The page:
As Elon Musk Calls For A ‘Pause’ On AI Development, Will The AI Wars Reach A Temporary Truce?

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Key takeaways

  • Future of Life Institute backed by Elon Musk, Apple co-founder Steve Wozniak and DeepMind engineers has called for an immediate pause on developing advanced AIs
  • OpenAI founder Sam Altman and Microsoft founder Bill Gates have both warned about AI advancements, but companies have been rewarded with stock price bumps
  • No legal or regulatory framework for AI exists as of yet

Could the AI wars come to a crashing halt? Yes, if Elon Musk gets his way. The billionaire, other tech leaders and AI engineers have published an open letter calling for an immediate six-month pause in progressing AI tech, so regulation can come in.

OpenAI and Bill Gates have warned on the risks of AI, so everyone’s singing from the same hymn sheet, but the Future of Life Institute has taken things a step further. The question is – will Big Tech pay attention? Let’s look at what the letter said, whether AI risks going off the rails and what it means for investors.

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What does the open letter say?

Elon Musk is not pulling punches when it comes to AI development. He and almost 1300 other AI experts and researchers have published an open letter calling for all AI labs to immediately pause “the training of AI systems more powerful than GPT-4”,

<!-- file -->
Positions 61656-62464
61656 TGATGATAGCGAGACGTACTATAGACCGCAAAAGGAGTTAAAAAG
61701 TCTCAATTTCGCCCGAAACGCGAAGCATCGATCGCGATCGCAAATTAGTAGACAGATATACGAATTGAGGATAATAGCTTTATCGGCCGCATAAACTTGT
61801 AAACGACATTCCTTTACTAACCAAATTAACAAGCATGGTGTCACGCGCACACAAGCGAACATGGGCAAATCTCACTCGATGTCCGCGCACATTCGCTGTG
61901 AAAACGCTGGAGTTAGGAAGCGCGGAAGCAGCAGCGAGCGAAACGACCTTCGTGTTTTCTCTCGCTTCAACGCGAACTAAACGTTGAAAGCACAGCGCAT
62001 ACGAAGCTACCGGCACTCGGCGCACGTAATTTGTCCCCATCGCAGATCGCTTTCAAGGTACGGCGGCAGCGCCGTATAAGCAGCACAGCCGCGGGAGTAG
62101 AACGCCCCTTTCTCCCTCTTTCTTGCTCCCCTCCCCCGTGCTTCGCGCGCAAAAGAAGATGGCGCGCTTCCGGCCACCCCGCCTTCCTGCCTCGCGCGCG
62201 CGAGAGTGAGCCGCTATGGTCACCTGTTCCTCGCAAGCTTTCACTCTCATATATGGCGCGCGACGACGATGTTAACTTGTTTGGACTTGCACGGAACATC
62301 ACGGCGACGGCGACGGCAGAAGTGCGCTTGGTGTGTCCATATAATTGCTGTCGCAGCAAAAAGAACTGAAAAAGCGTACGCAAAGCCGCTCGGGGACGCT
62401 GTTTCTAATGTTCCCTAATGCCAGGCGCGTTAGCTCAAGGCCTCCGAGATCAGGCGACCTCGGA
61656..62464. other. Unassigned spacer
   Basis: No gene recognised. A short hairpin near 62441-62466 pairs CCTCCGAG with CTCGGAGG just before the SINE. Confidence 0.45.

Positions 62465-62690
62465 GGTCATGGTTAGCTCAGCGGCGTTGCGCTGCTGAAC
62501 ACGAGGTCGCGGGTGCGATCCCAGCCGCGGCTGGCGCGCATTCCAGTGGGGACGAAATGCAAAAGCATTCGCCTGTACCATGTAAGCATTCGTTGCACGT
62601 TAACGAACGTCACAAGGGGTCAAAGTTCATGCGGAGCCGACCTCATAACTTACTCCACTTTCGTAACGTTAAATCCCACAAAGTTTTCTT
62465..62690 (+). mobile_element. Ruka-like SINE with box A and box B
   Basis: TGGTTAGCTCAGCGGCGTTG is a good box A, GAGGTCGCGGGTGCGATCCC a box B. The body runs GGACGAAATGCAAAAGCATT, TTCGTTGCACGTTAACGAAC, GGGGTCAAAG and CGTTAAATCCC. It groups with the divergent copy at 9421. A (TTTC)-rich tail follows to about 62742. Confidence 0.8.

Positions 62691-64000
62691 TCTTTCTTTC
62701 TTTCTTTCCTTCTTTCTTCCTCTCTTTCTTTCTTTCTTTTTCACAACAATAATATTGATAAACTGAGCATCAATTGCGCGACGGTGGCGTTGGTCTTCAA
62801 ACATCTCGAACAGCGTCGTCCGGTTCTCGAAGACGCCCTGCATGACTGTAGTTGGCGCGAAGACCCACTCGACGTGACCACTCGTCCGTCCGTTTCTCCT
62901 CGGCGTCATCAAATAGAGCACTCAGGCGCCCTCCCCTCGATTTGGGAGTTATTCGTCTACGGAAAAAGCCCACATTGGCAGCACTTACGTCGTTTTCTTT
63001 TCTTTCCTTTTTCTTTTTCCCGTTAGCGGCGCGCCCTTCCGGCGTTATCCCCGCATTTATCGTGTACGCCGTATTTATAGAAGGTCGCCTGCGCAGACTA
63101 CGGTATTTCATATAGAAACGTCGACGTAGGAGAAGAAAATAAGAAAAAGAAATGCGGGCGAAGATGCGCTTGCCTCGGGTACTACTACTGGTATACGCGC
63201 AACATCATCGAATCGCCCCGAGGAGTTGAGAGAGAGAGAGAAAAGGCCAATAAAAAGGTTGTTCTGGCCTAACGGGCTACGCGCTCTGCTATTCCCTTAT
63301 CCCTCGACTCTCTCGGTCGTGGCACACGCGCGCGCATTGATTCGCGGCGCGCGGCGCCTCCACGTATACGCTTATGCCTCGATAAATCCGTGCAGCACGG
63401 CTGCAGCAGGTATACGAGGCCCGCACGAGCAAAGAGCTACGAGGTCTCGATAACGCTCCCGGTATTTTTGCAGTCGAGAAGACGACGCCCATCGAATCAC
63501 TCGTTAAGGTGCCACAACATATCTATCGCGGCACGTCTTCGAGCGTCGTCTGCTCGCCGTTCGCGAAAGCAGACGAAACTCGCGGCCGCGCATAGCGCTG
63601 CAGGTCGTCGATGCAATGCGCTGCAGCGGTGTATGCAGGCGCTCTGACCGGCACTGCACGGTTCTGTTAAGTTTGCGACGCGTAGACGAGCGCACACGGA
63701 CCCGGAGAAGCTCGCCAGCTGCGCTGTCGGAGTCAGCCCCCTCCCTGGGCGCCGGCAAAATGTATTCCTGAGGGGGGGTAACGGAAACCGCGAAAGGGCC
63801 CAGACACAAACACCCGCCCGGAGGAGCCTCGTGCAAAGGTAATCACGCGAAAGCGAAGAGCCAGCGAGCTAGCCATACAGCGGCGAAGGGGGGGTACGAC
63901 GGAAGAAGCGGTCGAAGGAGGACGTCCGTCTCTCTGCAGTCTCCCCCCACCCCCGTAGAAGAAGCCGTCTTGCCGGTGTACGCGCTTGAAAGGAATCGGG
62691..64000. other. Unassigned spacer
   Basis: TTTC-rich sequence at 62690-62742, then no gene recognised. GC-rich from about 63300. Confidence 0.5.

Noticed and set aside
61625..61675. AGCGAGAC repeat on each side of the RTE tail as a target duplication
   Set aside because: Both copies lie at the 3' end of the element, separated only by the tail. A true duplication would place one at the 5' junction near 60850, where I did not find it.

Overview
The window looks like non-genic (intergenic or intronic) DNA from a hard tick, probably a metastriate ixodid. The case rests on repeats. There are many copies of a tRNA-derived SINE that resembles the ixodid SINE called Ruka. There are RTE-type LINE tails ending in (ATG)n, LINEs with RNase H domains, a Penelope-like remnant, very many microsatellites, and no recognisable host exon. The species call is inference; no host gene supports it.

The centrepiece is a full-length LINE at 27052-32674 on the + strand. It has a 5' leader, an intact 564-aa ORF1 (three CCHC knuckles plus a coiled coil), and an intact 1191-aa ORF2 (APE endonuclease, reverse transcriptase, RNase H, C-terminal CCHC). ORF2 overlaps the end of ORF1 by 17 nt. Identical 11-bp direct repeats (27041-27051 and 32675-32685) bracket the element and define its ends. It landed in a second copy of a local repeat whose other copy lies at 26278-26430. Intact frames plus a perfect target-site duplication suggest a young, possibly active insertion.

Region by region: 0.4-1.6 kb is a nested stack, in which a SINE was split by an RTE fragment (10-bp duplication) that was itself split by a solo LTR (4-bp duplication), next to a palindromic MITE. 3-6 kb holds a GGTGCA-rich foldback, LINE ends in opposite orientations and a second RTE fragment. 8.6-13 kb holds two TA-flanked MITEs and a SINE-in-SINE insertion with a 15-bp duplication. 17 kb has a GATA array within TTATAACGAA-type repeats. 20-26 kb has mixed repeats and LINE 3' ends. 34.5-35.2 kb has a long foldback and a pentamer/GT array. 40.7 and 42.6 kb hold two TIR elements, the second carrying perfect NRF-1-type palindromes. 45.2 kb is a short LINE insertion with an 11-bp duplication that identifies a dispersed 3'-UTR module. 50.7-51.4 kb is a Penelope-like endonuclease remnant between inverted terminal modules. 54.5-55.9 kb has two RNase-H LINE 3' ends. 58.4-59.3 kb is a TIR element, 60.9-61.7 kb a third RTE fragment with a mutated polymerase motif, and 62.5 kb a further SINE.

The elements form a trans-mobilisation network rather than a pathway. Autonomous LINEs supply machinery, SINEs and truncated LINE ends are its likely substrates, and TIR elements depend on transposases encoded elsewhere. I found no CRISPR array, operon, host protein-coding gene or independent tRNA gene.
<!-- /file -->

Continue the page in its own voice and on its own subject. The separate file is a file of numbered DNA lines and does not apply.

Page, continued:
OpenAI’s latest chatbot iteration, until regulatory frameworks are established.

According to the letter, the pause should be for at least six months, include ‘all key actors’ publicly announcing their intentions and involve government intervention should the pause not happen quickly.

The letter was published by the Future of Life Institute, which lists Elon as an external advisor on its website. The letter has been signed by top leaders in the field alongside Musk including Apple co-founder Steve Wozniak, Stability AI founder Emad Mostaque and hundreds of other engineers from DeepMind, Amazon
, Meta and Microsoft.

What have other leaders said about AI?

While the call to action is something other commentaries from the likes of Bill Gates and Sam Altman have lacked, all have warned that developing AI needs to be done with an abundance of caution.

The open letter cites Sam Altman’s blog from February this year, where the OpenAI founder discusses the need for government intervention in AI training. He said “it may be important to get independent review before starting to train future systems, and for the most advanced efforts to agree to limit the rate of growth of compute used for creating new models”.

Bill Gates, the former CEO of Microsoft, had a more upbeat tone in his letter on AI. He singled out education, climate change and healthcare as some of the industries AI had the potential to transform.

But he, too, warned about the need for caution in building AI, saying a lack of safeguards around AGI could have devastating consequences for humankind. “The world needs to establish the rules of the road so that any downsides of artificial intelligence are far outweighed by its benefits,” he wrote.

Computing giant Microsoft has a $10 billion partnership with OpenAI and has become a surprise leader in the space. Its stock price has climbed 17% since the start of the year to hit highs of $280.

What recent developments have there been in AI?